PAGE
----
Laelaps

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H.F. Osborn and Barnum Brown’s vision for “dueling” Tyrannosaurus.

Dawn glows along the shore of a lagoon near the sea three millions of years ago in Montana. The landscape is of low relief; sycamores and ginkgo trees mingle with figs, palms and bananas. There are few twittering birds in the tree-tops and no herds of grazing animals to greet the early sun. A huge herbivorous dinosaur Trachodon, coming on shore for some favorite food has been seized and partly eaten by a giant Tyrannosaurus. Whilst this monster is ravenously consuming the carcass another Tyrannosaurus draws near determined to dispute the prey. The stooping animal hesitates, partly rises and prepares to spring on its opponent. With colossal bodies poised on massive hind legs and steadied by long tails, ponderous heads armed with sharp dagger-like teeth three to five inches long, front limbs exceedingly small but set for a powerful clutch, they are the very embodiment of dynamic animal force. – Barnum Brown, “Tyrannosaurus, the Largest Flesh-Eating Animal That Ever Lived.” 1915

Tyrannosaurs Fighting

The “challenger” Tyrannosaurus mount, compared to that of Struthiomimus.

Such was the battle that Brown and his employer, H.F. Osborn, wanted to reconstruct at the American Museum of Natural History, but it never came to be. The first Tyrannosaurus skeleton that Brown uncovered was sold to the Carnegie museum, and the second (far-more complete) specimen stayed in New York. Still, even in 1915 there was still hope of bringing the elaborate scene to life. By 1915 the second skeleton (“the challenger”) was already mounted, and as Brown says in at the conclusion of the article;

The sudden pause in its forward rush on coming close to its crouching enemy is well suggested, but the attitude could be more clearly seen if the outlines of the flesh of the body and limbs were restored.

As already stated, however, the second Tyrannosaurus was sold, and the larger project abandoned. Brown’s baby stood alone, threatening a rival that wasn’t there, until the mount was taken down and revised in the 1990′s. Interestingly, though, Osborn & Brown’s concept got a second lease at life when the Carnegie Museum (to which the 1st Tyrannosaurus was sold) recently revamped their dinosaur exhibit. Although I have not seen it explicitly stated, the folks at the Carnegie picked up the idea of rival rexes and reconstructed the scene based upon what we know about Tyrannosaurus now. I have not been able to visit the museum to see it myself, but I bet that Brown would have been impressed.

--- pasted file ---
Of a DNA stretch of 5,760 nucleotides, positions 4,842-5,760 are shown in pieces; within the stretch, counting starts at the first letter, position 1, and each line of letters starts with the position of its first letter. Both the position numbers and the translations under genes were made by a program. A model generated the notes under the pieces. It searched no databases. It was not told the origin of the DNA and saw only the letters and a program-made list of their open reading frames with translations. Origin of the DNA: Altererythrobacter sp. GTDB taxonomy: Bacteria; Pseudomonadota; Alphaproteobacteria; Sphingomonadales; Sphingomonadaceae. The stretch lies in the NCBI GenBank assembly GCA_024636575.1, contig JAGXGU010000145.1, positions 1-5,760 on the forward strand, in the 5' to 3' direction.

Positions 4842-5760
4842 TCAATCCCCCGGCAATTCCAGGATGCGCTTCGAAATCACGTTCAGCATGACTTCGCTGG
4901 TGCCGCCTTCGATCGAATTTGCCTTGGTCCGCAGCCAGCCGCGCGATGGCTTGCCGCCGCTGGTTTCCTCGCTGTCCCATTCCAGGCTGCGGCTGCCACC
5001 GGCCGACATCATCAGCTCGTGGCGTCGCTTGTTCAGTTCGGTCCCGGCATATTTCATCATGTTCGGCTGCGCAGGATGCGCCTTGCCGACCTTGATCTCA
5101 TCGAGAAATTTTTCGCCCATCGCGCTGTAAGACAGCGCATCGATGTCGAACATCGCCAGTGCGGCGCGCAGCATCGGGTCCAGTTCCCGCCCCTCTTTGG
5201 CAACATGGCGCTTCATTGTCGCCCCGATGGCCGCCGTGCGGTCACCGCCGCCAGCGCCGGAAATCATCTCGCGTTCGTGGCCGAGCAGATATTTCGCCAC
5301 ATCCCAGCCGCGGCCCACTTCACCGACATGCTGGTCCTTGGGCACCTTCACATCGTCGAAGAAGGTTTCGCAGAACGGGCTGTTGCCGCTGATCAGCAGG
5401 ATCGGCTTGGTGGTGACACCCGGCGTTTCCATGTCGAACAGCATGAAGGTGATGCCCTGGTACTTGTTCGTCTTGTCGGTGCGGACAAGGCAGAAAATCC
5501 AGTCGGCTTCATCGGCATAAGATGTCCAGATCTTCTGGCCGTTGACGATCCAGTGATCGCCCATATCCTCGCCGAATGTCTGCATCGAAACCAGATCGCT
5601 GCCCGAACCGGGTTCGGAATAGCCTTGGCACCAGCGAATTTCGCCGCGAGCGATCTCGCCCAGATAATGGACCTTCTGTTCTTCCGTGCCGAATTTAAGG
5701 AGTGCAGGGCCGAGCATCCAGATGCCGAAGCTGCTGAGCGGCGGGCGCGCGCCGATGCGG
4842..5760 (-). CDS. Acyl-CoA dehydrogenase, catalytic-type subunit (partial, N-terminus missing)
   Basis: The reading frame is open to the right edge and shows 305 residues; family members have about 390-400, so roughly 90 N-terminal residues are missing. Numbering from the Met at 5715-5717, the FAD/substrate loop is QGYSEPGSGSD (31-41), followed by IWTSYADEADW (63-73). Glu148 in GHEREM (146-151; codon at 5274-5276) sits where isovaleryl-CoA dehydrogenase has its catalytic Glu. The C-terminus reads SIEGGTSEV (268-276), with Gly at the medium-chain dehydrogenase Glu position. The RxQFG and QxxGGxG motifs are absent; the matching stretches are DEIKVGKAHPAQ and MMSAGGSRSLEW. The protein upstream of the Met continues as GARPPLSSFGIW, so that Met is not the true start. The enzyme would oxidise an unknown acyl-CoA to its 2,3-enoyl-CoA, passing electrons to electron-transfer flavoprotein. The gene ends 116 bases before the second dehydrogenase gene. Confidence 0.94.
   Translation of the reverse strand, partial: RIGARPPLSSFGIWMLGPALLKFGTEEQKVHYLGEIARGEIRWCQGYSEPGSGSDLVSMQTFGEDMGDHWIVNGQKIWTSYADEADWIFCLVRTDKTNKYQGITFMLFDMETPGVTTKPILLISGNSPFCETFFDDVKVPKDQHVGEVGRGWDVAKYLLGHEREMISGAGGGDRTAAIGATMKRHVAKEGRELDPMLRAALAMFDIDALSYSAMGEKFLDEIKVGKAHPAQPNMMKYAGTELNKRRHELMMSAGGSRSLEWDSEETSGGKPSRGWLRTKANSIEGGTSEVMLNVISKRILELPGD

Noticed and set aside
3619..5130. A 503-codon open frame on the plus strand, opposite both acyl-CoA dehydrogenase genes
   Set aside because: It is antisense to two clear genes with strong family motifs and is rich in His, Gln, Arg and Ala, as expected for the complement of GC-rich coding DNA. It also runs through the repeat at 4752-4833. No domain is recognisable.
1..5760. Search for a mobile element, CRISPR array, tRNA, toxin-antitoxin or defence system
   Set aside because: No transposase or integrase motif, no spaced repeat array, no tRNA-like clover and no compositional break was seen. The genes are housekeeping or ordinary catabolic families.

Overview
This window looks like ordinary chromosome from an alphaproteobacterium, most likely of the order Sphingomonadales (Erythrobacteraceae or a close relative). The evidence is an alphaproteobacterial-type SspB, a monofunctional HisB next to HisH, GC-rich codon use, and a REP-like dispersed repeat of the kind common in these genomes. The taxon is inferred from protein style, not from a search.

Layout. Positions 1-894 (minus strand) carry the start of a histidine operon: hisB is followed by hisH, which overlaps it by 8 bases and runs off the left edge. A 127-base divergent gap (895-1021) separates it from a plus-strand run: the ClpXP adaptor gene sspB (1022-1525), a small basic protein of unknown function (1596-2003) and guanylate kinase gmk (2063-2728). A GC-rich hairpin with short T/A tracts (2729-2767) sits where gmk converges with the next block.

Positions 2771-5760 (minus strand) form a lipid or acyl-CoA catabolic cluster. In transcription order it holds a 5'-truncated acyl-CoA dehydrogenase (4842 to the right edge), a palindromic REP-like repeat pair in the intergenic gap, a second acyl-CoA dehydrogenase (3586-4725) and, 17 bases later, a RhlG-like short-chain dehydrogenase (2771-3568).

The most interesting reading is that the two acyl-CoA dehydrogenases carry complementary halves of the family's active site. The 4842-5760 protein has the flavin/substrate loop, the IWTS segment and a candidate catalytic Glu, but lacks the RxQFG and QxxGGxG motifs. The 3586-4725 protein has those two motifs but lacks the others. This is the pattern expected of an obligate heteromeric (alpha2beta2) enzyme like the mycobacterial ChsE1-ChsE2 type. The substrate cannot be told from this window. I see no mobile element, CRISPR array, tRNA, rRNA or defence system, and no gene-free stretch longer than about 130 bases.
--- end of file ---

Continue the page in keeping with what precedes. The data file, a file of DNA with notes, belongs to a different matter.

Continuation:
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The head of the Tyrannosaurus mount at the AMNH. Photographed August 9th, 2008.

Comments

  1. #1 Adam Pritchard
    September 19, 2008

    Actually, the cast-filled North American Museum of Ancient Life beat Carnegie to the punch by a few years. Their T. rex display does indeed have two animals fighting over a carcas (I think it was Edmontosaurus.) It wasn’t quite as dynamic as Brown’s original idea, however.

  2. #2 Laelaps
    September 19, 2008

    Thanks, Adam. I had never heard of the North American Museum of Ancient Life before, and the website for it seems to be down at the moment. I’ll see if I can track down a photograph of the display or any other resources.

  3. #3 Adam Pritchard
    September 20, 2008

    It’s an impressive facility, in spite of the high ratio of casts/actual bone (though there were some great specimens in cases including juvenile skulls of Diplodocus and Ceratosaurus.) There was lots to be seen there when I dropped by about three years ago. I think I have a photograph of the T. rex display, if you are still in search of one.

  4. #4 Traumador the Tyrannosaur
    September 20, 2008

    That is sad they never put in the other Rex.

    Having seen the proposed display model above, I’d always wondered why it was never put up. Its even more sad to hear that the one Rex they had was mounted waiting to fight an opponent who never materialized. Kind of a lonely existence. Though I guess does that mean he won the standoff in the end ;p

    Cheers. I don’t know anywhere near as much about Barnum’s adventures and exploits as I should. Cheers for this chapter of his doings.

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